Source: FT article written by Gideon Rachman

Cashless in China (Bloomberg)

"I spent last week in Beijing, where Tencent's WeChat has become inescapable for the roughly 900 million daily users (out of a national population of 1.4 billion) who use the app to do everything from chat with friends to hail a taxi or pay rent.

Even beggars in China reportedly accept handouts via WeChat, using QR codes linked to payment accounts. (Some have cautioned that this phenomenon might be more of a marketing effort, or an attempt to gather IDs).

However, as a foreigner without a bank account or phone number from mainland China, once I landed in Beijing I was locked out of WeChat's pay function. Ditto for Alibaba's Alipay, the other big pay app with about 520 million users. I could use both services in Hong Kong, but not in Beijing. In order to do so, I would need a Chinese bank account, due to know-your-customer and anti-money laundering rules. Still, I completely underestimated how difficult this would make daily life. (Tencent last month said WeChat would start accepting foreign credit cards. Hours of trying with local colleagues failed. It turns out, users may be able to link foreign credit cards, but to qualify for WeChat pay in the first place they need to verify their identities with a mainland bank account or national ID.)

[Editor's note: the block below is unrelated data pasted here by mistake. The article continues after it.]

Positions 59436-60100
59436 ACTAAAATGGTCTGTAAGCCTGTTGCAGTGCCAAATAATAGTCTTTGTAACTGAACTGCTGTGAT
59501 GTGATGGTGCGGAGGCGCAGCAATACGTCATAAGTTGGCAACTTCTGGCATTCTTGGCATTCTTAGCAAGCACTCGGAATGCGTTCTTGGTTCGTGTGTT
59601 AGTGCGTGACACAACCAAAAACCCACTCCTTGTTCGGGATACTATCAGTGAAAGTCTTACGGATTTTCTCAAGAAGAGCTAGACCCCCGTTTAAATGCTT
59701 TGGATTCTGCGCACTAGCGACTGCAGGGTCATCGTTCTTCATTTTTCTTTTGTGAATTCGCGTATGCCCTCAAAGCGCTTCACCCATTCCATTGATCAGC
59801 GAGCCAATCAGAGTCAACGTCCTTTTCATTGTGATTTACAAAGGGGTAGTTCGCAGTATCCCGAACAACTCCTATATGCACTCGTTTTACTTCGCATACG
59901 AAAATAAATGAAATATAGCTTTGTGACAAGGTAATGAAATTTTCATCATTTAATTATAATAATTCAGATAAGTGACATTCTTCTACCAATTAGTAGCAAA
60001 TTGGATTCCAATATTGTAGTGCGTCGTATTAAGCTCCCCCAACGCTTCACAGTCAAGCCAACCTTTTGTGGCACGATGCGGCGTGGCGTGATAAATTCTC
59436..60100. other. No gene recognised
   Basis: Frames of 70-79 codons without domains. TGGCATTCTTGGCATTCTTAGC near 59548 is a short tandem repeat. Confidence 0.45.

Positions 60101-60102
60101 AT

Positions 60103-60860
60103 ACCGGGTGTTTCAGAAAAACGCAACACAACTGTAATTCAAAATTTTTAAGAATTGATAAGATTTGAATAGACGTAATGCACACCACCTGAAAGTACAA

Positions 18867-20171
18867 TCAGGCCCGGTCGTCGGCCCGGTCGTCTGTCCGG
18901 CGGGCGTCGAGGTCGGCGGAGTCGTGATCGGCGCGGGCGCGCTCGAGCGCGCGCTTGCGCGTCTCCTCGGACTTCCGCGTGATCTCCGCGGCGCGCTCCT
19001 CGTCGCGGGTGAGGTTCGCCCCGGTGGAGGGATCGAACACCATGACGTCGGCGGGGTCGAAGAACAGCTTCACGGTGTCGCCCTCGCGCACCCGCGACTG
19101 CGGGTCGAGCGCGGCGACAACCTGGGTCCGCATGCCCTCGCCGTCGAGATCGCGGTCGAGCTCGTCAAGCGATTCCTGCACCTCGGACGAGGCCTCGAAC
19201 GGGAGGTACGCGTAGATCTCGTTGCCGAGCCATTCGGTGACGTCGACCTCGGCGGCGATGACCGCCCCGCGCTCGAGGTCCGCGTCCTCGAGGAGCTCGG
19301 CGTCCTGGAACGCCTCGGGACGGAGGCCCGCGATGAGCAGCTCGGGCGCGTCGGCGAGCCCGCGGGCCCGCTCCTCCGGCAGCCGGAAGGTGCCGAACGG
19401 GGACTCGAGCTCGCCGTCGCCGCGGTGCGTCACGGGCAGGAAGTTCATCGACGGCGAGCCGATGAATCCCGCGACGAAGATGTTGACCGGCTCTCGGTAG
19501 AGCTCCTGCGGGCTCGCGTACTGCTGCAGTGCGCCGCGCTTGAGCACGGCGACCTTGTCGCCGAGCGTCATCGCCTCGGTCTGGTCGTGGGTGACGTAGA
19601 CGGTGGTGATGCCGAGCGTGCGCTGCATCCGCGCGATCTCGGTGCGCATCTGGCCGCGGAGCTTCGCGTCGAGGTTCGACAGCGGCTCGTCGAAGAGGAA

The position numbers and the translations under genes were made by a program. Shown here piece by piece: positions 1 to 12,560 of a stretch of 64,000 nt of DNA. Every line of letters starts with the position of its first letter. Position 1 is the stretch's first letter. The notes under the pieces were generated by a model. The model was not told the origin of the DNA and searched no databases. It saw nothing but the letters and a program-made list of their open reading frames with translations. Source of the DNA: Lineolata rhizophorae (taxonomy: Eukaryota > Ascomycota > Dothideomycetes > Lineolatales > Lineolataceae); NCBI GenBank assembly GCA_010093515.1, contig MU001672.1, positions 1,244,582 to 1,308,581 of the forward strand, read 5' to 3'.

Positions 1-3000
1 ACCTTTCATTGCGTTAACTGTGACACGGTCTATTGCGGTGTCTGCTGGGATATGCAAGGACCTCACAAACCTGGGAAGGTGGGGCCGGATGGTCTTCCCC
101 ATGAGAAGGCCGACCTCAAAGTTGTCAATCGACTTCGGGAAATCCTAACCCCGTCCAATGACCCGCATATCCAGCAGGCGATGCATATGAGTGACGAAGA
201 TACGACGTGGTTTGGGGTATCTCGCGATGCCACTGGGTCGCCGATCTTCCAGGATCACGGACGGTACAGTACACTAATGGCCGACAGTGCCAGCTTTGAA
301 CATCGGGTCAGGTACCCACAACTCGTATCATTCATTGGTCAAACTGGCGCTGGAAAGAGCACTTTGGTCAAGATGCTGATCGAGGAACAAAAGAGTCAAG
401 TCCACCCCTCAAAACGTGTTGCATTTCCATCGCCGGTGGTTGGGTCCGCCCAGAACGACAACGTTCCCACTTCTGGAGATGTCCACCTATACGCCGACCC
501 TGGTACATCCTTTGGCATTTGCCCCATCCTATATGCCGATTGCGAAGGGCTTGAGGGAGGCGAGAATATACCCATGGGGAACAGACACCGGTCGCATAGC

Take grabbing a taxi to a meeting. Now that ride-hailing app and Uber-killer Didi Chuxing has conditioned drivers to depend on it for passengers, it's increasingly difficult to hail a cab on the street. Private cars accept only mobile payments. It's possible to use the Didi app to summon a traditional city taxi that accepts cash but the drivers I encountered rarely carried enough to make change.

Foreign credit cards aren't accepted at most restaurants or convenience stores. So when I tried to use cash to pay for meals or odds and ends at 7-Eleven, waiters and shopkeepers were either confused or bemused. Patients can now book hospital appointments using WeChat, letting them avoid wait times that can last hours.